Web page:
Skip to content

Moon Sofa System

c. 2007

by Zaha Hadid
for B&B Italia

Moon Sofa System

by Zaha Hadid
for  B&B Italia

or Call to Order

Zaha Hadid’s Moon Sofa system, designed for B&B Italia, epit­o­mizes the archi­tec­t’s genius for trans­form­ing conven­tional seating forms into vision­ary works of art, using her signa­ture radical struc­tural vocab­u­lary of fluid curves and dynamic angles. With the Moon System, Hadid chal­lenges the status quo, defying the limi­ta­tions of tradi­tional furni­ture design and creat­ing a genuinely avant-garde piece that pushes the bound­aries of what is possi­ble.

The Moon System is not merely a sofa but a work of art embody­ing luxury and sophis­ti­ca­tion. The fluid lines and sculp­tural form evoke a sense of move­ment and grace, invit­ing you to sit back and immerse your­self in its comfort and elegance.
As a testa­ment to Hadid’s metic­u­lous atten­tion to detail, the Moon System includes a match­ing ottoman that beau­ti­fully comple­ments the sofa’s organic shape. The ottoman is thought­fully designed to nest partially within the lower portion of the sofa, creat­ing a dynamic stepped aesthetic that is as visu­ally stun­ning as it is functional.


Zaha Hadid

Baghdad (1950–2016)

Zaha Hadid so elegantly defined a parametric design that her name has become virtually synonymous with a swirling, swooping architecture that stretches Modernist simplicity to its limits. Born in Baghdad in 1950 and educated in London after the Baathist coup, she studied with Rem Koolhaas before venturing on her own. Vitra asked her to design a chair; after six months of trying to perfect a form for one, she ended up designing a fire station for the company’s Germany complex.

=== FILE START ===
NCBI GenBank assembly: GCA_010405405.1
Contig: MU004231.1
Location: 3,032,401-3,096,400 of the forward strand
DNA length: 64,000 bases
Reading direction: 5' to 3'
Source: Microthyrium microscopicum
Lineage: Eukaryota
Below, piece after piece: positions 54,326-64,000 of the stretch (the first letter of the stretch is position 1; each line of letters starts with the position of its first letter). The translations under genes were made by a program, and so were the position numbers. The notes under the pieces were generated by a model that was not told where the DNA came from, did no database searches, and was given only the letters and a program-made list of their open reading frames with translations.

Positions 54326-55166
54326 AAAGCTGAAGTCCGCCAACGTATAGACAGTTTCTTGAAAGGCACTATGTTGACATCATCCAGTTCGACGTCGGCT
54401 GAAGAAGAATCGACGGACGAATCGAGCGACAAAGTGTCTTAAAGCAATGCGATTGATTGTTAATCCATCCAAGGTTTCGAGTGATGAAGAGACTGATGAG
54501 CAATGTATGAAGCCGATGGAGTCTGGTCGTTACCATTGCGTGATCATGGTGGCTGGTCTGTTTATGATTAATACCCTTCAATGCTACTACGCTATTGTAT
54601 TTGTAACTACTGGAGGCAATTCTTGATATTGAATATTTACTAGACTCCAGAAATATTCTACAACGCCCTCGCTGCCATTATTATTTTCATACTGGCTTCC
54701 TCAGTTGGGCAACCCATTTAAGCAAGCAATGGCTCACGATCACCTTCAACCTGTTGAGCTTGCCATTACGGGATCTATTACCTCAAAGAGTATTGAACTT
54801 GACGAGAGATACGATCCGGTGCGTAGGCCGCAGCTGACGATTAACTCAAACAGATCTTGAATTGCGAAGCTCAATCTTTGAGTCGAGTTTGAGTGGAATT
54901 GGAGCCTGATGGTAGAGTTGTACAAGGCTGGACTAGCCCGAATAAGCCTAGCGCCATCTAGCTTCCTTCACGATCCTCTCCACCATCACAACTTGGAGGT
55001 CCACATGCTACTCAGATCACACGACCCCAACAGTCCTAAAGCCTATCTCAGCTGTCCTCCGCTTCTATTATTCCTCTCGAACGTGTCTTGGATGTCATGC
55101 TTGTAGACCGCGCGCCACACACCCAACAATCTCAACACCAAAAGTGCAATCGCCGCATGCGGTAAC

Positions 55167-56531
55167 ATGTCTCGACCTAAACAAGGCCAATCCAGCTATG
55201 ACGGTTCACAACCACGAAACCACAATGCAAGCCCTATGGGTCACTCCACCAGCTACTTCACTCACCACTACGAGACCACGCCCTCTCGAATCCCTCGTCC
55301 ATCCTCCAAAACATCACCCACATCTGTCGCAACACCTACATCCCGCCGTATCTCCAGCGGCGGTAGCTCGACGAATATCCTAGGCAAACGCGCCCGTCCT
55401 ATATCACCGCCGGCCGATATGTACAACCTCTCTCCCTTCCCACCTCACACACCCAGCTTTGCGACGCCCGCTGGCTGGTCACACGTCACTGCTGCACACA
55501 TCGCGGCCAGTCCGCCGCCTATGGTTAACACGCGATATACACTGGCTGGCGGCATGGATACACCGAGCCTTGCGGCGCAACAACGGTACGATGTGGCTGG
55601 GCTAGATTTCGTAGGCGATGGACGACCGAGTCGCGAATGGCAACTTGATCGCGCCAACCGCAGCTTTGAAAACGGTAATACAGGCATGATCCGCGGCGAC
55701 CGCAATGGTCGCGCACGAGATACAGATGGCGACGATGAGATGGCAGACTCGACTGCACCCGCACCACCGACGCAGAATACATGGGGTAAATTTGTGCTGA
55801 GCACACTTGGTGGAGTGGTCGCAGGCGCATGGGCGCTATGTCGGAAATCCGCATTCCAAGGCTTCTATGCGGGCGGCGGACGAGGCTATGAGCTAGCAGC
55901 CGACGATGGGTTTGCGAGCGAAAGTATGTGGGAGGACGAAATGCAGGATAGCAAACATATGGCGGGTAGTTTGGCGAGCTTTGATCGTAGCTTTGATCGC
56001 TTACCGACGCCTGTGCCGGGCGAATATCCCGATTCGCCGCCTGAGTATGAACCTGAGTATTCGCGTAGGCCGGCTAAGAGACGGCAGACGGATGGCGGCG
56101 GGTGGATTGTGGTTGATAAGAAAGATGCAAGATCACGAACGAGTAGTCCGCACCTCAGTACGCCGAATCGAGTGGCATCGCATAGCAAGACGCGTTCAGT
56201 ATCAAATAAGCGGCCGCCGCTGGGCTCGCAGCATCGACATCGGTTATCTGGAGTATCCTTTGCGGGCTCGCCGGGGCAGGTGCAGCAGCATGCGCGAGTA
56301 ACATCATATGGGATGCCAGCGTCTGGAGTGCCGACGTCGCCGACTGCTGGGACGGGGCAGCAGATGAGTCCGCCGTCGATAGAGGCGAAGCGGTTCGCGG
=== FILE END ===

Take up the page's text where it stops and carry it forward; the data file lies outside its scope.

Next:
Triumphs came elsewhere: a cubist Louise and Richard Rosenthal Center for Contemporary Art in Cincinnati was the first museum in the U.S. to be designed by a woman. Her Guangzhou Opera House in China faced construction troubles, but dazzled in its resemblance to two faceted pebbles; her Messner Mountain Museum Corones, three volumes of concrete lodged into the Italian Alpines, is an eerie gem. And her sinuous 520 W 28th Street building is among the most-photographed on NYC’s High Line. The first woman to win the Pritzker Prize, her approach lives on in generations of architects inspired by her bold forms and take-no-prisoners interviews—not to mention her furnishings, including her Moon seating system for B&B Italia, which applies her architecture’s curvilinear fluidity to an out-of-this-world sofa and ottoman.

More in Furniture

View All

More in Zaha Hadid

View All